Curtis recently celebrated its first Community Day on September 29, a student activities day organized by staff and faculty to celebrate the diversity and history of the Curtis community. The day centered around the themes of community, identity, and celebration and included talks about the founding of Curtis, a tribute to Curtis stalwart Eleanor Sokoloff, and alumni remembrances of Curtis past. Current students participated in small-group breakout sessions to process their connections to these themes and remembrances in light of their experiences of Curtis in the present. In between these two large-group video conference meetings, students had time to explore the themes on their own using resources provided on a library guide (https://libguides.curtis.edu/communityday).
Since it’s creation in 1996, The Internet Archive (IA) at archive.org has been, well...archiving the internet. It might sound like an impossible feat: collecting data from billions of websites, preserving their information, design, and sometimes functionality. However, this is exactly what has been accomplished. The Internet Archive stores roughly 330 billion webpages as well as digital collections of books, audio, video, images, games, and software programs. One personal favorite is the Software Library’s collection of playable 80s-90s video games, such as the Oregon Trail*, PacMan, and Donkey Kong.
When the Curtis Institute opened its doors on Monday, October 13, 1924, its original buildings looked very much as they do now.
Yet they were also very different. Orchestra rehearsals were held in the Common Room, and recitals took place in an “Assembly Room” for lack of a proper concert hall. The school did not yet have a library, and there was a preparatory department in the building at 1720 Locust Street, where the present library is housed. During its early years in the 1920s, the school remodeled its buildings, developed its program, and established its legacy.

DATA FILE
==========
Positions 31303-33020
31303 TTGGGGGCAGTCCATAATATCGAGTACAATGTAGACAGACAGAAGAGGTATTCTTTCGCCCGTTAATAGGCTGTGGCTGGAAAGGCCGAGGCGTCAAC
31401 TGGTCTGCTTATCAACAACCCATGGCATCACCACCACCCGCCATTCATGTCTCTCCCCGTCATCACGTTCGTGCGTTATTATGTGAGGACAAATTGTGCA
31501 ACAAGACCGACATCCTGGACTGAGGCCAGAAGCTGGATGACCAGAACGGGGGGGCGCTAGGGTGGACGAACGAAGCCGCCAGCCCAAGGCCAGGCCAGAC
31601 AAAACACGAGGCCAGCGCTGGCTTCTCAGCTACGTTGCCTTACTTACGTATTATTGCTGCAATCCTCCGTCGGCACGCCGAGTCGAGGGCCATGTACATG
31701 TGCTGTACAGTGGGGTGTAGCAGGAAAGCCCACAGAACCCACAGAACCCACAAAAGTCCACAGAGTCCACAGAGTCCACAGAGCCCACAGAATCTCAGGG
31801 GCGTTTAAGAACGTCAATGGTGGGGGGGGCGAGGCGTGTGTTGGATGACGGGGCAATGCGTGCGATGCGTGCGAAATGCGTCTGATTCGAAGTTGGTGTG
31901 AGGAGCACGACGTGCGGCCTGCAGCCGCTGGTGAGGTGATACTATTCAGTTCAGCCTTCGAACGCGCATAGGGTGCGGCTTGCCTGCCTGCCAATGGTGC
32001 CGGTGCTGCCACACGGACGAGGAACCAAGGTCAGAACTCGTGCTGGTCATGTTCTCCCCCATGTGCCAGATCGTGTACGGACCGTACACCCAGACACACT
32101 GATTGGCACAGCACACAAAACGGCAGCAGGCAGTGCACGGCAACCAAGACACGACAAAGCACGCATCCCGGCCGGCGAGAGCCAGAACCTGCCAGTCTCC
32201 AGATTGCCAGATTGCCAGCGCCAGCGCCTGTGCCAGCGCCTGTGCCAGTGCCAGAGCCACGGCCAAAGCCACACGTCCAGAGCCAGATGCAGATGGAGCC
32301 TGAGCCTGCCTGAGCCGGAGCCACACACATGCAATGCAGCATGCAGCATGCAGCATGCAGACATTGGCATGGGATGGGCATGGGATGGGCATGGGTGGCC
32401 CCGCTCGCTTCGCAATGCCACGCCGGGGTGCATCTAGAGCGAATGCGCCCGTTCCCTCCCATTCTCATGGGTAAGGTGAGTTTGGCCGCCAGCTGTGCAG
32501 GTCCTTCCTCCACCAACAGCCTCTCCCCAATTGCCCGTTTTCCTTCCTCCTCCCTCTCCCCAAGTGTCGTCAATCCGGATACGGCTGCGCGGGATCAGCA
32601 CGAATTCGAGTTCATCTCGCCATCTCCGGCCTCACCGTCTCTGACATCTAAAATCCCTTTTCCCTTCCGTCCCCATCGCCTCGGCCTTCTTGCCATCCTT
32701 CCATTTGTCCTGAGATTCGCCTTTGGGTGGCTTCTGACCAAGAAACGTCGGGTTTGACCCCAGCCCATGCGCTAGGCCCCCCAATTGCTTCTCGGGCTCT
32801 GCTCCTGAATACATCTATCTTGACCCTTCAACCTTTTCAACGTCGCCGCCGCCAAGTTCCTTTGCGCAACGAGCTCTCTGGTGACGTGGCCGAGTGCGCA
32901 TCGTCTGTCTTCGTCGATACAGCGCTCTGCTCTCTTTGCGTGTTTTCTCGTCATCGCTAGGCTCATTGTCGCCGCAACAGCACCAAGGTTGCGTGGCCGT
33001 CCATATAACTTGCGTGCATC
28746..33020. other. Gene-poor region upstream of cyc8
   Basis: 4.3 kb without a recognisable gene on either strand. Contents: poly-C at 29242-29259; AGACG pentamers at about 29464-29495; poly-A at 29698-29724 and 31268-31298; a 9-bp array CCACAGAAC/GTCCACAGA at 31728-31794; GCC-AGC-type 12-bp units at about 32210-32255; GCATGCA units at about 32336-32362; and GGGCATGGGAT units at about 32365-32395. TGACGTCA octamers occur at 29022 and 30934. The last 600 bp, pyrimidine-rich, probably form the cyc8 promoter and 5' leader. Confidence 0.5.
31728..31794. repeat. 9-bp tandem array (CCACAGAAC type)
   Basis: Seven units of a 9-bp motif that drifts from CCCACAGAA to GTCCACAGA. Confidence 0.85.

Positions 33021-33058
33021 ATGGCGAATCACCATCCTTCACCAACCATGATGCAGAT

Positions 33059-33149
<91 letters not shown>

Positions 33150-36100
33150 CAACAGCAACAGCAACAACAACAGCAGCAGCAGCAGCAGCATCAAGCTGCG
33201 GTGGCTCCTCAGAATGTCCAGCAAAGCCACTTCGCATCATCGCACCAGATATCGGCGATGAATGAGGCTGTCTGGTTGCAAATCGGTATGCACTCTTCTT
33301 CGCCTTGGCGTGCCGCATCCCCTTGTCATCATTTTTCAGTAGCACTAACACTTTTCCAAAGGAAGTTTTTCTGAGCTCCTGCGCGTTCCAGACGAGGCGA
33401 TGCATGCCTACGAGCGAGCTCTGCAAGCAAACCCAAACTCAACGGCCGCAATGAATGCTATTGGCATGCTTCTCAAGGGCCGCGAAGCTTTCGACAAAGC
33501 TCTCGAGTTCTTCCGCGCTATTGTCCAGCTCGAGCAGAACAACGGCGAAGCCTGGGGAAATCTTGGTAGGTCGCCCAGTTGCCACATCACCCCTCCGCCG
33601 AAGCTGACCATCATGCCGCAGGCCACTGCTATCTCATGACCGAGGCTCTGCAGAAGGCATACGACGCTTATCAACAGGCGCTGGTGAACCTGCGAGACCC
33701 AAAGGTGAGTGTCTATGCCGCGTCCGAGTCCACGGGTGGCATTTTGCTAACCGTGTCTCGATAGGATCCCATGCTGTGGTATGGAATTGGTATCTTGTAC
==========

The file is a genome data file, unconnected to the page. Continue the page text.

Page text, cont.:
Are you stuck at home and missing access to Curtis Library’s phenomenal score collection? Have you tried searching the internet for digital copies of sheet music but come up short? If you answered yes to either of these questions, we are here to help. Published music is covered by U.S. and international copyright laws so it is nearly impossible to find free, legal, digital copies. The library, however, is paying for all Curtis students, faculty, and staff to have access to two digital sheet music databases.
The subject of student life is rarely well documented in archival collections. To find out how students experienced life outside their lessons and practice time, we depend on the personal memorabilia and recollections of alumni. Such contributions are the basis of Curtis’s recent exhibit on student life. Thanks to our most senior alumni and faculty, life at Curtis in the 1940s is well documented, while the late Eleanor Sokoloff (Piano ’38) kindly allowed us to record her personal recollections of student life in the 1930s.